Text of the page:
False: The COVID-19 vaccine causes blood clots.

By: Christian Haag
November 28 2022

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False: The COVID-19 vaccine causes blood clots.


The Verdict False

There is no evidence that the COVID-19 vaccine causes blood clots. However, there is evidence that COVID-19 infection causes blood clots.

Claim ID 67b179ab


The film "Died Suddenly," produced by American media personality Stew Peters, has gained international traction over the last week. It claims, among other things, that the COVID-19 vaccine has caused long fibrous blood clots, which have been found in dead bodies by embalmers in the U.S., Canada, and Australia. John Hirschman, the primary claimant, began recording the occurrence of blood clots in his embalmings in November 2021. He is supported by several other embalmers who all agree that the blood clots started showing up after the vaccinations against COVID-19 started.

In Fact

No scientific evidence supports the claim that COVID-19 vaccines cause blood clots. According to Health Feedback, cases of blood clots due to COVID-19 vaccinations are very rare. They only occur in cases where the individual has received the Oxford-AstraZeneca or Johnson & Johnson vaccines. Johnson & Johnson saw four cases per million doses and have only been given to a small part of the U.S. population. Most of the embalming cases mentioned by Hirschman have been Americans, and the Oxford-AstraZeneca vaccine has not been authorized for use in the U.S. Since Americans haven't received the Oxford-AstraZeneca vaccine, it would not explain why Americans have received blood clots. Studies have shown that mRNA vaccines do not increase the risk of blood clots, and some studies have shown evidence that they lower the risk of blood clots altogether.

The claim in "Died Suddenly" relies on anecdotal evidence, asking several embalmers who have found clots in bodies they have embalmed. However, the claim that they found blood clots post-mortem that they had never seen before does not prove the COVID-19 vaccine caused the blood clots. According to a Health Feedback interview with Nickolaus Klupp, Associate Professor in Forensic Medicine at the Medical University in Vienna, simply looking at clots is not enough to determine their origin and role in the individual's death. Klupp believes the clots shown in "Died Suddenly" look like post-mortem clots, a common occurrence where blood clots are formed after death due to refrigeration in the morgue.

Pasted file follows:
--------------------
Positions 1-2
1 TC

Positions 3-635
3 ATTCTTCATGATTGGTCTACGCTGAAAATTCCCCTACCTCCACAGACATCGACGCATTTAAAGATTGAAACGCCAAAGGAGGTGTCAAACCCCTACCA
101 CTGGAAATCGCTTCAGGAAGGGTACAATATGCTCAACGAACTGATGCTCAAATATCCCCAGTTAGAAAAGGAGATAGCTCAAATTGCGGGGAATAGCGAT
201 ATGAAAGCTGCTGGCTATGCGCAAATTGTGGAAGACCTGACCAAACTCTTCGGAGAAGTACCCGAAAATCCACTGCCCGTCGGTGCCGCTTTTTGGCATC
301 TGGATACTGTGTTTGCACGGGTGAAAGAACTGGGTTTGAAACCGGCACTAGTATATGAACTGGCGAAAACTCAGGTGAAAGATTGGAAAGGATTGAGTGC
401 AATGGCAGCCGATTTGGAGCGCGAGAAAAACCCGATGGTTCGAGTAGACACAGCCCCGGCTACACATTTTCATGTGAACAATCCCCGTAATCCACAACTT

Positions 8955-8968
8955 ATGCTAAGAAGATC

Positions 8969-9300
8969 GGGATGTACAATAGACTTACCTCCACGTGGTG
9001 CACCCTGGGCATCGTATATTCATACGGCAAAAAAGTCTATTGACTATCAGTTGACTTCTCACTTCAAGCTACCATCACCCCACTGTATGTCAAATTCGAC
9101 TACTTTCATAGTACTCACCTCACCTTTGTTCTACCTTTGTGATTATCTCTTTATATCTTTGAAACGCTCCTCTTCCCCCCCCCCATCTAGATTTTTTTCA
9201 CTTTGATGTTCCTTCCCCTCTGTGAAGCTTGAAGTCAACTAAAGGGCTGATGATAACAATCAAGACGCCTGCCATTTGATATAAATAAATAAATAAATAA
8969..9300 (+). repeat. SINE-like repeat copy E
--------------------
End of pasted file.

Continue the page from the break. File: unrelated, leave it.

Studies show that blood clots are more likely to be caused by COVID-19 than by the COVID-19 vaccine. A Swedish study found an increased risk of blood clots remained up to six months after being infected with the virus, which could explain why they were found post-mortem. Furthermore, the U.S. national Funeral Directors Association told PolitiFact in January 2022 that embalmers had noticed an increase in blood clots in both vaccinated and unvaccinated individuals. Embalmer Monica Torres also told PolitiFact that abnormal blood clots were found in COVID 19-victims long before the vaccination program began in the U.S. 

The Verdict

There is no scientific evidence for a connection between blood clots and the COVID-19 vaccine, but there is a connection between blood clots and COVID-19 infection. Therefore, we have marked this claim as false.

The COVID-19 pandemic has given rise to a lot of potentially dangerous misinformation. For reliable advice on COVID-19, including symptoms, prevention, and available treatment, please refer to the World Health Organization or your national healthcare authority.

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